What do you put on your toast in the morning? From butter or cream cheese to an assortment of jams and jellies, smothering bread with your favorite condiment is a simple task for most, but for Japanese designer Manami Sasaki, making toast is a time to slow down and get creative. Every morning since she’s been in lockdown, she’s been using slices of bread as her canvas to create incredible breakfasts that look too pretty to eat.
Taking inspiration from Japanese traditions, Sasaki created a zen garden-inspired piece of toast art, featuring sour cream for the base that was “raked” with a fork to mimic patterned sand. Matcha powder was used to represent moss, while macadamia nuts and walnuts were artfully placed to look like rocks. Sasaki also created toast inspired by Kintsugi—the Japanese art of repairing broken pottery with gold lacquer. The thoughtful food artist filled the “cracks” of the bread with edible gold leaf.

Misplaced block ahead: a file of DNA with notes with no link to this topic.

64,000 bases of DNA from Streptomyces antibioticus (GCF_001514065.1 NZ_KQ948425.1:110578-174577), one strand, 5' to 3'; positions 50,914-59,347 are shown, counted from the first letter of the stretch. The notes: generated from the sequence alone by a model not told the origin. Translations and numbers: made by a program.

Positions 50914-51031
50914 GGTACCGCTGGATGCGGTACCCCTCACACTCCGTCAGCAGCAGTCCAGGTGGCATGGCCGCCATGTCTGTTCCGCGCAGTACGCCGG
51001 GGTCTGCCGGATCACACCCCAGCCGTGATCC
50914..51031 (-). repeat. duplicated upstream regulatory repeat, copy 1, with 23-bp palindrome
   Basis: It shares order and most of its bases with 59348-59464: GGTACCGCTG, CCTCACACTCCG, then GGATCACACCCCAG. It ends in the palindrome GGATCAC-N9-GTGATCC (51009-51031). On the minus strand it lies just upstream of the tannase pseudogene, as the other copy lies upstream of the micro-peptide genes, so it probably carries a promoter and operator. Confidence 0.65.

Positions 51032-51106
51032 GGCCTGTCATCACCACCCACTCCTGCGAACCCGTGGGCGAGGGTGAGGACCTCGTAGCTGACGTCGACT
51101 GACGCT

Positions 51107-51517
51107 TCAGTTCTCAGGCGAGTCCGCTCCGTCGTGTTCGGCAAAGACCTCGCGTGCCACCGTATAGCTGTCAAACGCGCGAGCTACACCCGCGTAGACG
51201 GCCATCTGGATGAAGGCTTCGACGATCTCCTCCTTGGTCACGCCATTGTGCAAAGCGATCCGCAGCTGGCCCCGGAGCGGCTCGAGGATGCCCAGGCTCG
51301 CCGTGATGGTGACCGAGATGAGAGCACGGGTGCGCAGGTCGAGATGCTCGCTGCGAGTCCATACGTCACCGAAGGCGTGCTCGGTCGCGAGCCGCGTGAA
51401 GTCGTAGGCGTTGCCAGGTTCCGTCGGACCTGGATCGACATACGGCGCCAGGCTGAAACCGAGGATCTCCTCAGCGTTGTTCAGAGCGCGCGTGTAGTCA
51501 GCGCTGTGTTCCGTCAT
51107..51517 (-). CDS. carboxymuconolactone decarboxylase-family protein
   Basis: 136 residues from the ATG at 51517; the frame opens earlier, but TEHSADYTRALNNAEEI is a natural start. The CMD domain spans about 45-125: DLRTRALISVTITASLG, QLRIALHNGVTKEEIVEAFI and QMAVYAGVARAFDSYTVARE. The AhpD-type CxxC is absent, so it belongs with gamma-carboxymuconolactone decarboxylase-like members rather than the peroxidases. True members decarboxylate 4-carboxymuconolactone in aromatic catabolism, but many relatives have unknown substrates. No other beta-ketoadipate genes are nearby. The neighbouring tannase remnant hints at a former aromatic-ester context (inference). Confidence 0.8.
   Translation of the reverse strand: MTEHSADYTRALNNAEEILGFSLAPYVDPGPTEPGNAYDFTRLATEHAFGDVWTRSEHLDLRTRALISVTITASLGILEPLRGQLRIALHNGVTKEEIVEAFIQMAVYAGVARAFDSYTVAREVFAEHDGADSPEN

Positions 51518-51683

Sasaki often posts before and after photos, revealing how the toast art changes after it’s been grilled. For one flower-inspired design, the artist used margarine for the petals, which subtly melted away after being toasted. No matter the theme or ingredients, Sasaki’s culinary creativity knows no bounds.
Scroll down to see some of Sasaki’s toast art and follow her on Instagram for more. When she’s not making toast, Sasaki creates watercolor illustrations. You can buy her paintings printed on t-shirts and tote bags here.
Japanese designer Manami Sasaki uses toast as her canvas to create artistic breakfasts every day.
Ingredients: tomato sauce, margarine, mint leaves, mustard